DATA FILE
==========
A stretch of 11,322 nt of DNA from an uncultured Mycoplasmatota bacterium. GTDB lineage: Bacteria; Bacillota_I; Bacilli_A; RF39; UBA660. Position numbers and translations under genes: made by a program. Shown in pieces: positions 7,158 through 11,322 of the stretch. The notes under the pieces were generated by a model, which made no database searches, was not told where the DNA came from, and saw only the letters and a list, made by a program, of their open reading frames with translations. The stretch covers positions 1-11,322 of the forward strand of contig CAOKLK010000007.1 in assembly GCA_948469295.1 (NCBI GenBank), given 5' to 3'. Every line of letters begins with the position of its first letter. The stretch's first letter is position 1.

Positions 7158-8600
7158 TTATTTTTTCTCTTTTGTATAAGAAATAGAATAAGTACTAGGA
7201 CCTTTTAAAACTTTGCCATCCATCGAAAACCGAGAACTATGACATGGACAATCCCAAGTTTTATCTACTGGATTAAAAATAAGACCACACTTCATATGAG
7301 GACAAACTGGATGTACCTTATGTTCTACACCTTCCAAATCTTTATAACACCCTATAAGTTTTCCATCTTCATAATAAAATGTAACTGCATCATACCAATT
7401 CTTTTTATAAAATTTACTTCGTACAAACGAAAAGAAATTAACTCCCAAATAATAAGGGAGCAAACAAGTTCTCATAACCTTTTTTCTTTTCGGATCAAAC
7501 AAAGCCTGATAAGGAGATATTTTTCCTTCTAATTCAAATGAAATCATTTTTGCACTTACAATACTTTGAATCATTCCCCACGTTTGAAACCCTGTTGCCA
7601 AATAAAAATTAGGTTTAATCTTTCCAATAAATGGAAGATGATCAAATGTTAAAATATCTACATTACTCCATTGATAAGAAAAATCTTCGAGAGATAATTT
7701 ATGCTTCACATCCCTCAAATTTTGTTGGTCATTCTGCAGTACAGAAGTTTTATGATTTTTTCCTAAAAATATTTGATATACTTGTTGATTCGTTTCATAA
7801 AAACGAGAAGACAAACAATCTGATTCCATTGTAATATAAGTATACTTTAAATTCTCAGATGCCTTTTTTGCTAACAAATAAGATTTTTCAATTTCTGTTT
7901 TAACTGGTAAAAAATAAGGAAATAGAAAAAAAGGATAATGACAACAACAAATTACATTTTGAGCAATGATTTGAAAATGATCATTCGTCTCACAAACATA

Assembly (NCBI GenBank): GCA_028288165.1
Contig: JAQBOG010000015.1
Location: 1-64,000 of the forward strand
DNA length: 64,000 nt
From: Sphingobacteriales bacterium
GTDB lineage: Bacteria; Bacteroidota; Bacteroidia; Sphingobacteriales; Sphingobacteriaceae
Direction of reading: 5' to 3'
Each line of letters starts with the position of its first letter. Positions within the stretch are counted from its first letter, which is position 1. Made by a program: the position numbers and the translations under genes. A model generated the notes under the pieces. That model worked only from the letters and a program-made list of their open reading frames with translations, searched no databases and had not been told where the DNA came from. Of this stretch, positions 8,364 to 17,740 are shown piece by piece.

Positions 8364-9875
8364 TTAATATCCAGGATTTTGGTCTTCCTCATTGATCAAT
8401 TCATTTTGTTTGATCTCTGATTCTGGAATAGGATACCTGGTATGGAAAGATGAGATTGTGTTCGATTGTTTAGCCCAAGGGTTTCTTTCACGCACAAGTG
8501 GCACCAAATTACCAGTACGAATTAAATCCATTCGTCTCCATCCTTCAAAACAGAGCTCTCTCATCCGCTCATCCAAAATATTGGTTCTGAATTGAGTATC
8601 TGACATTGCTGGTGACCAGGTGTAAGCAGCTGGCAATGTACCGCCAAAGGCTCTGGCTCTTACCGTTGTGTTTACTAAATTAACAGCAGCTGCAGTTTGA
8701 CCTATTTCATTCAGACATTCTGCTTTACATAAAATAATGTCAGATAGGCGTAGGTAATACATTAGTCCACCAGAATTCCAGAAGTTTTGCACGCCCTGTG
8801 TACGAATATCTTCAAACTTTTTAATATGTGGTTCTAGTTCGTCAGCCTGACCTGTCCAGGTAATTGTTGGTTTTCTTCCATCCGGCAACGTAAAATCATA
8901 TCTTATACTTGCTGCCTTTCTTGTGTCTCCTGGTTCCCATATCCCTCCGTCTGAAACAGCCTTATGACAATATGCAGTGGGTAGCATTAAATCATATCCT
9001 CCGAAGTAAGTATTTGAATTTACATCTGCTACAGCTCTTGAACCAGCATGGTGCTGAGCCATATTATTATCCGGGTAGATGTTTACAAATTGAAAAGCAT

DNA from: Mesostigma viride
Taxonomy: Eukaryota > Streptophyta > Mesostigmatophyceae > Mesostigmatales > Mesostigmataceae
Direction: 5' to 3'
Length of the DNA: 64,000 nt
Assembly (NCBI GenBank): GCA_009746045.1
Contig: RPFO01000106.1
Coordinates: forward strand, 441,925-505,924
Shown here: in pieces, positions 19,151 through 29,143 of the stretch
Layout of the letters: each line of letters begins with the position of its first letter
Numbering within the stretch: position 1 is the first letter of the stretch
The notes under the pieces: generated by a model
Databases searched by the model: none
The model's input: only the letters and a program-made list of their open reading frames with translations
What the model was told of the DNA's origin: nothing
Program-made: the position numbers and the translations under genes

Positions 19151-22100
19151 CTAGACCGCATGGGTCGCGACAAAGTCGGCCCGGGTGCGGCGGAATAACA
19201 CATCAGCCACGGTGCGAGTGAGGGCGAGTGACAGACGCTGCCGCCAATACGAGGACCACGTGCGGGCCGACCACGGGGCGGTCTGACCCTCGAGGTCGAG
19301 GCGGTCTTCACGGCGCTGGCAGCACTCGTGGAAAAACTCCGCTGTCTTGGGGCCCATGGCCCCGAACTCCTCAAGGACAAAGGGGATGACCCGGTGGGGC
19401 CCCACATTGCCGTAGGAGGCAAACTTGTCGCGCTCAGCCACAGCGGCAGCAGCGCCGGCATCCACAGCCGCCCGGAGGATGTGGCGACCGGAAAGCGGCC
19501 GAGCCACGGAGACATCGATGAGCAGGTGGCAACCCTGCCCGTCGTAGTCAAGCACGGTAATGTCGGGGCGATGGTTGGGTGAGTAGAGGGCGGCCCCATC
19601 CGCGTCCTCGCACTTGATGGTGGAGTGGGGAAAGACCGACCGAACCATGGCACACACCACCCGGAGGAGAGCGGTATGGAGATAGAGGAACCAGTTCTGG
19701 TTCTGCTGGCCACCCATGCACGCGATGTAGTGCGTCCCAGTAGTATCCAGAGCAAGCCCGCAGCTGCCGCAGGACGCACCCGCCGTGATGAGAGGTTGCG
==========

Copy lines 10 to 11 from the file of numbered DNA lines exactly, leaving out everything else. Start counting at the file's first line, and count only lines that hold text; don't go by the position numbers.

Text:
7801 AAACGAGAAGACAAACAATCTGATTCCATTGTAATATAAGTATACTTTAAATTCTCAGATGCCTTTTTTGCTAACAAATAAGATTTTTCAATTTCTGTTT
7901 TAACTGGTAAAAAATAAGGAAATAGAAAAAAAGGATAATGACAACAACAAATTACATTTTGAGCAATGATTTGAAAATGATCATTCGTCTCACAAACATA